Dismiss Notice
Join Physics Forums Today!
The friendliest, high quality science and math community on the planet! Everyone who loves science is here!

Why not more fusion with a net release of energy?

  1. Nov 7, 2005 #1
    why does the energy-liberating fusion process ends with the formation of iron and not heavier elements such as uranium?
  2. jcsd
  3. Nov 7, 2005 #2


    User Avatar
    Gold Member

    I believe you mean fission?
  4. Nov 7, 2005 #3
    I don't think so. I was thinking how stars can fuse 3 helium nuclei to form a carbon-12 and get a net release of energy. And combine some carbon-12 to form an iron and get a net release of energy. But it is not possible to fuse some irons to form Uranium and get a net release of energy. To do the latter, the star must put energy in. Why is that? I am guess it is because atoms with more protons and neutrons than iron are unstable because the nuclei is too large for the strong force to be effective, so the coulomb repulsion force comes into play. But there must be a better explanation.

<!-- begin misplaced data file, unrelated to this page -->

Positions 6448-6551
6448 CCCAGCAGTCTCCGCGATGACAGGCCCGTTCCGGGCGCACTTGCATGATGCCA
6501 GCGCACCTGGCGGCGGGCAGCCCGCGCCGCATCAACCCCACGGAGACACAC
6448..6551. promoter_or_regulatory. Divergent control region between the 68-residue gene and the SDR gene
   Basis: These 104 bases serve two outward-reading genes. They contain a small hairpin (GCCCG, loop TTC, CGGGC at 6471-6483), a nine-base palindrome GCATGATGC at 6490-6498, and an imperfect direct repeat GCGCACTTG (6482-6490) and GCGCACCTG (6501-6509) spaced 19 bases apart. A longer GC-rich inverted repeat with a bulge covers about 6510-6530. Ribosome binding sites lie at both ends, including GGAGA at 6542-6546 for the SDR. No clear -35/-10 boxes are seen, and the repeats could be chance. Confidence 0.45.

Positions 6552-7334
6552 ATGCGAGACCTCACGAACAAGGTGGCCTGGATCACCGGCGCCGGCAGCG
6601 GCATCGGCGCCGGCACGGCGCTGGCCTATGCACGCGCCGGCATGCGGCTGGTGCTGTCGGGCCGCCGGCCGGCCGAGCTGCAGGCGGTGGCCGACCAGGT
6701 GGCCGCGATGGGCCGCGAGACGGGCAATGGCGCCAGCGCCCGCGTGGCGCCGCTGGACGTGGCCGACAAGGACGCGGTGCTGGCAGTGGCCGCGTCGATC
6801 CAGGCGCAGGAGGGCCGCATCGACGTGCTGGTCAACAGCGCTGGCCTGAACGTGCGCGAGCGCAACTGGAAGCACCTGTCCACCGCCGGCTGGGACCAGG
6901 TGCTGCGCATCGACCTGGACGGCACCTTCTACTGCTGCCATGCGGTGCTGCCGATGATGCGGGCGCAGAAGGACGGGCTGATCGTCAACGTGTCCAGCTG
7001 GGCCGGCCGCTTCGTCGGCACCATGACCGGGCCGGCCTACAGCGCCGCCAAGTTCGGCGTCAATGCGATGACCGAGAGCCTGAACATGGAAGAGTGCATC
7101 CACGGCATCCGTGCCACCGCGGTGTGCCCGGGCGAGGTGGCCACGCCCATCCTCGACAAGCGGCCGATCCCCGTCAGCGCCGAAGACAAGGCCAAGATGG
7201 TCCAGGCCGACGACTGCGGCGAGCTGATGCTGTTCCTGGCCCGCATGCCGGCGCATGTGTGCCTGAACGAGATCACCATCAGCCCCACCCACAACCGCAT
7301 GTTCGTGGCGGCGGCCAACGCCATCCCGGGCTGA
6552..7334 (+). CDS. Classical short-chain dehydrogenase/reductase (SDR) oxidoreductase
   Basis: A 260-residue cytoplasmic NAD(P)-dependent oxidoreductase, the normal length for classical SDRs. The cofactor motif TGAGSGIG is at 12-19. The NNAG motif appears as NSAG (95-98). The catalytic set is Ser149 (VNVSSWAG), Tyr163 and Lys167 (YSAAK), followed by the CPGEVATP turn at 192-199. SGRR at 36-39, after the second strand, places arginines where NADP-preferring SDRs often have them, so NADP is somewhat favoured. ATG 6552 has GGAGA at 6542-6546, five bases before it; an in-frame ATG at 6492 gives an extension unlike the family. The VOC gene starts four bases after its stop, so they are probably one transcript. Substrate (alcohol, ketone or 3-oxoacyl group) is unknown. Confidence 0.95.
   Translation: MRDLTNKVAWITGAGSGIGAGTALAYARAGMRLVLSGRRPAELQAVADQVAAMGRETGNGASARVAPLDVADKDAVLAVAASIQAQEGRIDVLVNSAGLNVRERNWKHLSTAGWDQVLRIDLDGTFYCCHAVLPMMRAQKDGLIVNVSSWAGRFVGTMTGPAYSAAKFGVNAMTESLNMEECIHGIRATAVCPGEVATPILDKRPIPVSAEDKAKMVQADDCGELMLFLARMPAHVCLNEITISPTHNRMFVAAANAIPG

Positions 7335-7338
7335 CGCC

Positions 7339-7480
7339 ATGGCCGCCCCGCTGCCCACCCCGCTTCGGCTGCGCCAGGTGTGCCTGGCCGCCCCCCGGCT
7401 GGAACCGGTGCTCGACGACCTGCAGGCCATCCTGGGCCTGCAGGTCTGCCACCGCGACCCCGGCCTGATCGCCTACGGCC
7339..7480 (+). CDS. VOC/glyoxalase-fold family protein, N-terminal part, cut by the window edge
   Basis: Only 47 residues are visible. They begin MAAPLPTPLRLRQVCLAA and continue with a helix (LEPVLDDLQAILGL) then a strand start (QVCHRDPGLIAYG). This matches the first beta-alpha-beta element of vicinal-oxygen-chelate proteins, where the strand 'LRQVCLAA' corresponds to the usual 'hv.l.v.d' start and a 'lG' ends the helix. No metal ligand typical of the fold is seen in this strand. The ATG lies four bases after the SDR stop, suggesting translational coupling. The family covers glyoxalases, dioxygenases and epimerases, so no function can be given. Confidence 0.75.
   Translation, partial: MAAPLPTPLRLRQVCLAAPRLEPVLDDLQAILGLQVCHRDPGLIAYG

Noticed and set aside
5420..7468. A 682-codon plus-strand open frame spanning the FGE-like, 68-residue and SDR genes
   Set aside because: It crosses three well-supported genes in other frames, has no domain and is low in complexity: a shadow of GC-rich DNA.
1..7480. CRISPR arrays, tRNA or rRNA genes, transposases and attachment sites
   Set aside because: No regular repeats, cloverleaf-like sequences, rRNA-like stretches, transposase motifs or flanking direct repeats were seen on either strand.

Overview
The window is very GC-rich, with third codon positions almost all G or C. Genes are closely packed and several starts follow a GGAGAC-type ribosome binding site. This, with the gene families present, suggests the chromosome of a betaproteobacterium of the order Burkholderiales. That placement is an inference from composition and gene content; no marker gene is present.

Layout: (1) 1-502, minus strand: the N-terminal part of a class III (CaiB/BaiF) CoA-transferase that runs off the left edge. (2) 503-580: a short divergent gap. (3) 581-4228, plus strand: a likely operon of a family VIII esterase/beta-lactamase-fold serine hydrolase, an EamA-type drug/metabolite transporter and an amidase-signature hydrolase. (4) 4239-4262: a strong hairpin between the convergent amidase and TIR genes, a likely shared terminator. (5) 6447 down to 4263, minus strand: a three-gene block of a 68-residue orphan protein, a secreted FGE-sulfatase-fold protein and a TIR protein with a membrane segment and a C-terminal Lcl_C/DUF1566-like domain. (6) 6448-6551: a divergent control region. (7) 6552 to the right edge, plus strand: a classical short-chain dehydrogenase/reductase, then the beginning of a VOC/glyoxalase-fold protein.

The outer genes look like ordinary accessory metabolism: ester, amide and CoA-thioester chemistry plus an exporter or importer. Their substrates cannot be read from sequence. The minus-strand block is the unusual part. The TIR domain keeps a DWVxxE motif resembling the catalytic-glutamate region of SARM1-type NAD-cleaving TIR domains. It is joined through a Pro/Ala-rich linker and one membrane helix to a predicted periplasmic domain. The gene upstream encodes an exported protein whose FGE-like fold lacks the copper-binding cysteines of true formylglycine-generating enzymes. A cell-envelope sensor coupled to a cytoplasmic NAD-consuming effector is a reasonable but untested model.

5. Nov 7, 2005 #4


    User Avatar
    Staff Emeritus
    Science Advisor
    Education Advisor

    Look at the nuclear binding energy. There's a maximum around iron.

  6. Nov 7, 2005 #5
    I think he understands that, he wants to know why. I personally don't know enough about nuclear physics to answer your question. I'm not even sure if nuclear physists know.
  7. Nov 7, 2005 #6
    According to the the 'hyperphysics' site, Nickel-62 is actually the most tightly bound nucleus, but it's a close race with Fe-56. :tongue2: Great site, I learn something new every time I visit.
    The answer seems to lie in the difference between the Electromagnetic force and the Strong Force. The EM force has an infinite range and works to push all of the protrons in the nucleus apart. The Strong Force is ~20 times stronger and tries to pull all of the protons and neutrons together, but it's range is extremely short, ~10-15 meters.
    In small nuclei, the nucleus is smaller than the range of the Strong Force and every nucleon (proton or neutron) interacts with every other nucleon in the nucleus. In large nuclei, the nucleus is actually larger than the range of the Strong Force, so not every nucleon reacts with every other one, but every proton is still interacting (via EM) with every other proton, resulting in a less tightly bound (on a per-nucleon basis) nucleus.
Share this great discussion with others via Reddit, Google+, Twitter, or Facebook